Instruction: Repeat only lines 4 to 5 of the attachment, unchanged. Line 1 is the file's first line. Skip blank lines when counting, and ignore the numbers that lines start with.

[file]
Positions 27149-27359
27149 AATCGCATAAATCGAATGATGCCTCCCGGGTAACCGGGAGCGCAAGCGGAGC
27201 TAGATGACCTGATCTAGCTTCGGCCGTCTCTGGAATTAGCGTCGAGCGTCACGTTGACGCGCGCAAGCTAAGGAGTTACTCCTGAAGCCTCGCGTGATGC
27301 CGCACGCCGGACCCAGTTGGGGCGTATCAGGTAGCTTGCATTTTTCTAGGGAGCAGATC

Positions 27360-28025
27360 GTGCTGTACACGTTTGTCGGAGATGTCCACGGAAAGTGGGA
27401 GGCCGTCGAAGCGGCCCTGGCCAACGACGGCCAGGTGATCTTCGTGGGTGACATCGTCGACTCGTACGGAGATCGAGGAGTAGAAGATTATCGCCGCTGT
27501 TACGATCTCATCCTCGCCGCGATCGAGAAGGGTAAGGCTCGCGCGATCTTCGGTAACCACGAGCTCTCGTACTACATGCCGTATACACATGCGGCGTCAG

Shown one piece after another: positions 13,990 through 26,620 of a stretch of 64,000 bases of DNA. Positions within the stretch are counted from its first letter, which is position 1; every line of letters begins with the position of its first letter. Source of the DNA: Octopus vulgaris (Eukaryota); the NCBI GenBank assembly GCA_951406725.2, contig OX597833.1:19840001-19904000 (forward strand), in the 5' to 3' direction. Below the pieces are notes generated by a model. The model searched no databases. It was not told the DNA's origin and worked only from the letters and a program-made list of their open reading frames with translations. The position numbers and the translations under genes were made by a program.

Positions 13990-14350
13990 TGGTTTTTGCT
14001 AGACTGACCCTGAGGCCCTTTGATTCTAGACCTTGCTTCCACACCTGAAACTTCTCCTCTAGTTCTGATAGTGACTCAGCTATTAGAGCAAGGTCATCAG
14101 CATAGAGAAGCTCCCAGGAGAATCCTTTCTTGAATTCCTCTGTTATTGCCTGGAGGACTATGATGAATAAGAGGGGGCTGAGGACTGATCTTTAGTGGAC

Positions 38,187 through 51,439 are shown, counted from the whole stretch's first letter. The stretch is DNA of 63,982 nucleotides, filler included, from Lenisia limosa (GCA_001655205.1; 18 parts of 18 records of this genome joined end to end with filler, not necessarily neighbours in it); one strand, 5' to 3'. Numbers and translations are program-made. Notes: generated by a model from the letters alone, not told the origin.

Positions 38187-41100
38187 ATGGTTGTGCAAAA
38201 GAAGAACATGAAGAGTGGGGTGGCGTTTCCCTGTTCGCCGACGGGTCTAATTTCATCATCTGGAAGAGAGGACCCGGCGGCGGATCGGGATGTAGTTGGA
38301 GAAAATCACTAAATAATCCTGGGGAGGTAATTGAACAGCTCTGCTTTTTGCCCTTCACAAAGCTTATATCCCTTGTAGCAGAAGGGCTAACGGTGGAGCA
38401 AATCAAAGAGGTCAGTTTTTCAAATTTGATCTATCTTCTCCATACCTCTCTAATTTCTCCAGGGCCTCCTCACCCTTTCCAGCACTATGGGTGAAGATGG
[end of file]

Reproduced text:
27301 CGCACGCCGGACCCAGTTGGGGCGTATCAGGTAGCTTGCATTTTTCTAGGGAGCAGATC

Positions 27360-28025